Health Policy Topic
Should Nurse Practitioners be able to recommend Medicinal Marijuana to qualified patients?
According to the National Institute of Drug Abuse (2014), marijuana is a drug that is made from dried leaves and parts of a Cannabis sativa plant. It is most commonly known as a street drug. When smoked or ingested, the psychoactive chemical, delta-9-tetrahydrocannabinol (THC), attaches to cannabinoid receptors in the brain and causes alterations in perception and mood, impaired coordination, and difficulty with thinking, learning, memory and problem solving. In adolescents, smoking marijuana may cause permanent impairments in learning, memory, and decreased IQ (National Institute of Drug Abuse, 2014). According to the Institute of Medicine (1999), marijuana smoke can increase the risk of lung cancer, tachycardia, hypertension, myocardial infarction, respiratory infections, and poor pregnancy outcomes. In high doses, it can cause mental confusion, panic reactions and hallucinations. However, there is evidence to support the use of marijuana as a last resort for “debilitating symptoms” such as pain/muscle spasms, nausea, vomiting, anxiety, and decreased appetite (Institute of Medicine, 1999).
Current Legislative Position
According the Arizona Department of Health Services (2012), marijuana is illegal at the federal level and it is classified as a Schedule I substance—having no medical uses and at high risk for abuse. However, at the state level, there are currently 23 states that have legalized medical marijuana including Arizona, Alaska, California, Colorado, Connecticut, Delaware, Hawaii, Illinois, Maine, Maryland, Massachusetts, Michigan, Minnesota, Montana, Nevada, New Hampshire, New Jersey, New Mexico, New York, Oregon, Vermont, Rhode Island, and Washington. Arizona passed the bill on November, 2, 2010 to legalize medical marijuana. According to the Arizona Medical Marijuana Act, only physicians may “certify” or “recommend” medical marijuana to qualified patients. It is illegal to “prescribe” marijuana. Qualified patients are also required to have a Medical Marijuana identification card from the Arizona Department of Health Services. If a qualified patient does not live within 25 miles of a dispensary, they may apply to grow their own marijuana or designate a “caregiver” to grow marijuana for them (Arizona Department of Health Services, 2012).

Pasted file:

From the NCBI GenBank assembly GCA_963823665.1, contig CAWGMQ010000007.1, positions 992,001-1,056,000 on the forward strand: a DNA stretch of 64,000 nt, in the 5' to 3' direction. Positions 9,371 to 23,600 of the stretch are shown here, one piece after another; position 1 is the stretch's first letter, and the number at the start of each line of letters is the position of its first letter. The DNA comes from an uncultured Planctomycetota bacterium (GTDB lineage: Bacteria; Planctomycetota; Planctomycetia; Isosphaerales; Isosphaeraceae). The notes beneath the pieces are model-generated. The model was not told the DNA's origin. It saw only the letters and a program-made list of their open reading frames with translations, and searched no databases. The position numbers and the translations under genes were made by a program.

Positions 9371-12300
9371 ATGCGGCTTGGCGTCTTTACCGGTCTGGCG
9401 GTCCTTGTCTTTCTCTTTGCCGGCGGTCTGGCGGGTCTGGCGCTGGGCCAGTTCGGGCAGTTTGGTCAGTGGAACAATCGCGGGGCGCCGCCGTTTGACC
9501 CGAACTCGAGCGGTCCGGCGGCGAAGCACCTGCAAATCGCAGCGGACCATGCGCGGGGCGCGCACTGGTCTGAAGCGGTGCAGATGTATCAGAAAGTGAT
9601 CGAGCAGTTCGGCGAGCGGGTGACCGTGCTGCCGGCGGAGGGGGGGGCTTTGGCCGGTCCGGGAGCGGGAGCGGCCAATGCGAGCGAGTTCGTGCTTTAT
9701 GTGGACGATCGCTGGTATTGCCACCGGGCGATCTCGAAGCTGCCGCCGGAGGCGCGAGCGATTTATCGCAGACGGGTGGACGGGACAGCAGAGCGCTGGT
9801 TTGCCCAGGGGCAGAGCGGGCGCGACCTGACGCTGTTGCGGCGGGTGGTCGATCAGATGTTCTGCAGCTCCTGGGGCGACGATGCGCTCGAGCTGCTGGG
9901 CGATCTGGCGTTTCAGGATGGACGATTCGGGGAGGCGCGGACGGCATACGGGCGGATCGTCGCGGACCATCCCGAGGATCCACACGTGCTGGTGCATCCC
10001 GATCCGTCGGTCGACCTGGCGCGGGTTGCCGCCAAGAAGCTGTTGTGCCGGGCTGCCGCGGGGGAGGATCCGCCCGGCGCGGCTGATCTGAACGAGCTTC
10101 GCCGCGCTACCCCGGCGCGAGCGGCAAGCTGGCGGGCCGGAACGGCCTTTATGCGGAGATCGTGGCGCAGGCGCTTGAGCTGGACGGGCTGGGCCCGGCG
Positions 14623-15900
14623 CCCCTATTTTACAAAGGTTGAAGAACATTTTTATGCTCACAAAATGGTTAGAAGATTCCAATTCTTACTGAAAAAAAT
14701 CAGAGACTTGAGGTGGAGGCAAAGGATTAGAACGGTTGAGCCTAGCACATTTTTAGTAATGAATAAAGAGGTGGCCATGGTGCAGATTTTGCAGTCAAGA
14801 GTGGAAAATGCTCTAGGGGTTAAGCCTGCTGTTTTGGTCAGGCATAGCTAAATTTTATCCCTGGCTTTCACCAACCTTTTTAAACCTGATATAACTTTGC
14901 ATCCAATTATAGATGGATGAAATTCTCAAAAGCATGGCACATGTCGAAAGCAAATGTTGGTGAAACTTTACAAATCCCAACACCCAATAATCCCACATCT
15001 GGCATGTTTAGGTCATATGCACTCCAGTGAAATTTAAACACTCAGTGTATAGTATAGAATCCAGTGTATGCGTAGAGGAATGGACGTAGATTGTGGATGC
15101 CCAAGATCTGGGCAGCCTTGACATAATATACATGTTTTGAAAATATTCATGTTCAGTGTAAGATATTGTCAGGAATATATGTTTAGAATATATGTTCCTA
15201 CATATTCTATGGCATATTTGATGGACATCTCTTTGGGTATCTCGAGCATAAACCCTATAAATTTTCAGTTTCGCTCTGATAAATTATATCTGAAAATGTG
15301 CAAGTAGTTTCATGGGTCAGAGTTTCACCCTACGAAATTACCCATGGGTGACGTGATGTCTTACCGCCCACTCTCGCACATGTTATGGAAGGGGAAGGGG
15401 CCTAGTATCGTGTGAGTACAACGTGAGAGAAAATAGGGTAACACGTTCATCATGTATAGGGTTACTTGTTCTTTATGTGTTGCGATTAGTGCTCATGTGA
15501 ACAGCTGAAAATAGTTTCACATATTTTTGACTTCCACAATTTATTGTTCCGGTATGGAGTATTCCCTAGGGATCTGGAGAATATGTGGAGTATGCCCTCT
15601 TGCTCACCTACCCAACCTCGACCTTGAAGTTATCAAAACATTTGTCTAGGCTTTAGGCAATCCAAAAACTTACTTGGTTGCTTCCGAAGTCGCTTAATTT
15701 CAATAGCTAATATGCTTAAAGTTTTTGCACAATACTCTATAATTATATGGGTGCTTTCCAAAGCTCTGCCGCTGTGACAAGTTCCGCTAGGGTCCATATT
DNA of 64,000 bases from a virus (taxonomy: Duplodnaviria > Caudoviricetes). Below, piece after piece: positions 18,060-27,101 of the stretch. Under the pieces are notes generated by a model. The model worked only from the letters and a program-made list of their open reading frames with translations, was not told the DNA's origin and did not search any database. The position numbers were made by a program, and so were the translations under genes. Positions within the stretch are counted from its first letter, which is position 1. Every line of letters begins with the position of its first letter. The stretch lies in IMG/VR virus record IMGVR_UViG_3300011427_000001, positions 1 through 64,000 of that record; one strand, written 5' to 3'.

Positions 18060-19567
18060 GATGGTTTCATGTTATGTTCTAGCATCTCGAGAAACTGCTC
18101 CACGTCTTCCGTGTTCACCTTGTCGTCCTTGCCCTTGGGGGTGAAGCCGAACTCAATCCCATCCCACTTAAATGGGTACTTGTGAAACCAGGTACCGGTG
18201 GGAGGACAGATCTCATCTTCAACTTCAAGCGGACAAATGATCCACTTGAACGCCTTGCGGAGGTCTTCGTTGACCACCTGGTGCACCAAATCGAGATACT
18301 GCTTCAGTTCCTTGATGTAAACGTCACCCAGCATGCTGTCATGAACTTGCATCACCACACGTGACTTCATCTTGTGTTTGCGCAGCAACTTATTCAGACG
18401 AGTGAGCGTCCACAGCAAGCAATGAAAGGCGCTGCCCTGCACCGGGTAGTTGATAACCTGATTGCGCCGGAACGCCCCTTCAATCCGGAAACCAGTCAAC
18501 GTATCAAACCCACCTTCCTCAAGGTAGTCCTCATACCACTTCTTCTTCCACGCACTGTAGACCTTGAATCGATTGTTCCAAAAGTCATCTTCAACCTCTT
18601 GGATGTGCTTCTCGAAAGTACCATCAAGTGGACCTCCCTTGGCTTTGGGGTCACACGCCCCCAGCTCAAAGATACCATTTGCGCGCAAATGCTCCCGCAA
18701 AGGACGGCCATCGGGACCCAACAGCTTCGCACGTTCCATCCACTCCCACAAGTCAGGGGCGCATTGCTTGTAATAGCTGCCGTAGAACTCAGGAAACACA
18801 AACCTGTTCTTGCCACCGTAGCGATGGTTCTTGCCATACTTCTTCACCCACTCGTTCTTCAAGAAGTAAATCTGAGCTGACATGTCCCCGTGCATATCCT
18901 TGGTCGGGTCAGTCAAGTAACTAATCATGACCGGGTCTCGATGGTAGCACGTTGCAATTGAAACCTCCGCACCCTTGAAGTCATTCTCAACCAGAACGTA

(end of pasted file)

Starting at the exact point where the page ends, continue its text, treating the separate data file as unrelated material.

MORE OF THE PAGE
According to Arizona State Legislature (n.d.), only a “physician” is able to “recommend” medicinal marijuana to “qualified patients.” The Arizona State Legislature (n.d.) defines a physician as a doctor of medicine, a doctor of osteopathic medicine, a naturopathic physician, or a homeopathic physician. Non-physicians may not certify qualified patients for medical marijuana in Arizona. I think that this health policy topic is relevant to nurse practitioners since it is likely that we will have patients asking us about medical marijuana. Nurse practitioners may not want their scope of practice expanded due to the ethical nature of recommending a highly abused drug. However, changing the language of the bill from “physician” to “healthcare provider” will decrease patient barriers to access to care and create provider parity.
Arizona Department of Health Services. (2012). Arizona medical marijuana program: Keeping it medical, the role of the physician. Retrieved from http://www.azdhs.gov/medicalmarijuana/documents/physicians/MMJ_KeepingItMedical_TheRoleofthePhysician.pdf
Arizona State Legislature. (n.d.). Retrieved from http://www.azleg.gov/FormatDocument.asp?inDoc=/ars/36/02801.htm&Title=36&DocType=ARS
Armentano, P. (2005). Marinol vs. natural plant. Retrieved from http://norml.org/component/zoo/category/marinol-vs-natural-cannabis
Institute of Medicine. (1999). Marijuana and medicine: Assessing the science base. Washington, DC: The National Academies Press.
National Institute of Drug Abuse. (2014). Drug facts: Marijuana. Retrieved from http://www.drugabuse.gov/publications/drugfacts/marijuana